Anonymous Personalization: Part II
In other articles I have written about the benefits of providing personalized content on a Web site without gathering any private information. Anonymous personalization is accepted, because it doesn't invade anyone's privacy and it gives users control over what they receive.
So how do we actually apply anonymous personalization on a Web site?
Ask One Question
Many times, visitors to a Web site are willing to provide just enough information so that material can be tailored for them based on what they want to see. They want to know, "How can your products help me?" Help them explore your Web site by initially asking them just one question, then personalize your content based on their response about their needs or interests.
A proven approach to growing a business relationship in the offline world is to start by asking a question, listening to the answer, then tailoring your response based on the answer. By asking people who come to your Web site a single question, you can begin personalizing Web content and applying one-to-one marketing techniques.
We've all experienced situations where we had no control over what was going on around us -- it's frustrating, whether online or in the physical world. Some personalization systems make assumptions about a person's interests by observing which Web pages they visit, or which products they purchase.
At sites that rely on that type of personalization, the individual customer is not able to influence their own profile. This means that no matter how good our assumptions are about what someone needs, many individuals need to feel in control of their Web destiny.
Just as in everyday life, people on the Web want to reveal themselves slowly, starting with the least personal information possible. When a person sees the benefit in providing a small piece of information, they are more likely to provide more information about their interests and desires.
Which Question to Ask?
Of course, the first question you ask should be a question that they will feel comfortable answering andwill give you enough information to begin tailoring your content.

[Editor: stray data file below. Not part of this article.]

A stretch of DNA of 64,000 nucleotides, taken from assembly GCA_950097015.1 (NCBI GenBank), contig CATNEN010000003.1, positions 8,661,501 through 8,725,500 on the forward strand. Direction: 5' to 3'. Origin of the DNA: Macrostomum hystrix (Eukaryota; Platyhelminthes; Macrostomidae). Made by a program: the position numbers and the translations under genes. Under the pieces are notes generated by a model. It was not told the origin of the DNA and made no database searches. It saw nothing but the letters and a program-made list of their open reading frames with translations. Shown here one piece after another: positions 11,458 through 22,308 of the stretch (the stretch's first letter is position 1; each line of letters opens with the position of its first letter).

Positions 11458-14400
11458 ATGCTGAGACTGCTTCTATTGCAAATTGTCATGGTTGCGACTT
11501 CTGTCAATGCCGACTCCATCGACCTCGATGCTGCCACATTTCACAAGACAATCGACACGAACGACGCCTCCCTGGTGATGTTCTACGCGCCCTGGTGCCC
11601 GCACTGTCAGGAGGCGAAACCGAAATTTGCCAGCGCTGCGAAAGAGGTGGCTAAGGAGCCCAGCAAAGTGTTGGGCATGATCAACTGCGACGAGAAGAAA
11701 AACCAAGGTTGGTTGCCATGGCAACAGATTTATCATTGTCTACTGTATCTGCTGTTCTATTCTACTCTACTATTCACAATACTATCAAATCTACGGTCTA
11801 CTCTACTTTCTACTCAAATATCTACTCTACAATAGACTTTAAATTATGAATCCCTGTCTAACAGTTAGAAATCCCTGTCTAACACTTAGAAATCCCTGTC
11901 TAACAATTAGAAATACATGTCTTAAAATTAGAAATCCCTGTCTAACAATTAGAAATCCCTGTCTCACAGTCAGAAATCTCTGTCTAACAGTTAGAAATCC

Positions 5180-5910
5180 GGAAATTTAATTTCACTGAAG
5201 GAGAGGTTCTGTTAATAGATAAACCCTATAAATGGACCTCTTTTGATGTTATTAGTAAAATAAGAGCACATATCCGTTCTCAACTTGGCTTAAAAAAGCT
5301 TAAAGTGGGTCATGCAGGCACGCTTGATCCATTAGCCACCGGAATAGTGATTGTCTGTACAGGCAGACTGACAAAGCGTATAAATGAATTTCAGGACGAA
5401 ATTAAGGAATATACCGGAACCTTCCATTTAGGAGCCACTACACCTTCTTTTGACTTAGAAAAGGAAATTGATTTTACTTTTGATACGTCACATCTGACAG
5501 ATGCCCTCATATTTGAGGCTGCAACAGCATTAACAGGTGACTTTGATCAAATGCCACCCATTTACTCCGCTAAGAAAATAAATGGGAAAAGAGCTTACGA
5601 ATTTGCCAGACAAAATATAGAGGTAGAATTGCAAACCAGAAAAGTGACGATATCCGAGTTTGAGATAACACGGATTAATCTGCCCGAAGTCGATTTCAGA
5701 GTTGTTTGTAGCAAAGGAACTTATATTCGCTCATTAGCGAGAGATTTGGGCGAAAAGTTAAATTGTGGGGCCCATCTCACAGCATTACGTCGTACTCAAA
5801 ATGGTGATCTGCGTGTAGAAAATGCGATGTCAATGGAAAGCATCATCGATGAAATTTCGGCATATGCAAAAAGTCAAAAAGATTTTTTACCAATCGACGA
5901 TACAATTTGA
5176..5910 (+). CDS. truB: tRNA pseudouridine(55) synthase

Like what? Well, here are a few initial questions and recommended personalization techniques for you to consider:
Which industry is your company in?
Direct the person to a page describing how your products are used in that industry, perhaps including a case study about a company in their industry.
How do you plan to use a product like ours?
On product description pages, include a paragraph about how your products fit their application.
What is your Zip code?
If they are in a metropolitan area with several of your competitors nearby, direct them to pages with special pricing. If they are in a rural area, direct them to pages about fast courier delivery and telephone support.
Just as a good salesperson asks a question, listens to the answer, then presents a message based on what was learned, a personalized Web site can do the same thing. Of course, to fully personalize a site it is necessary to ask more than just one question. But it's easier to obtain additional information after an individual sees the value of answering that first question.
Asking a few questions and doing a modest amount of personalization doesn't require extensive programming -- just a few scripts that guide the user to material written for people like them. When you decide to ask a number of questions throughout your site, you'll benefit from using one of the personalization systems on the market today. As an individual explores your Web site and continues answering questions, you will develop an extensive profile that you can use to respond to that person's needs and create a loyal customer.
None of these questions require your Web visitors to provide any personal information, yet they receive valuable personalized material from your Web site. This means that both you and your Web customers benefit from anonymous personalization one question at a time.
Cliff Allen is the co-author of the book One-to-One Web Marketing; 2nd Ed., published by John Wiley & Sons, and has consulted with companies on strategic marketing for 20 years.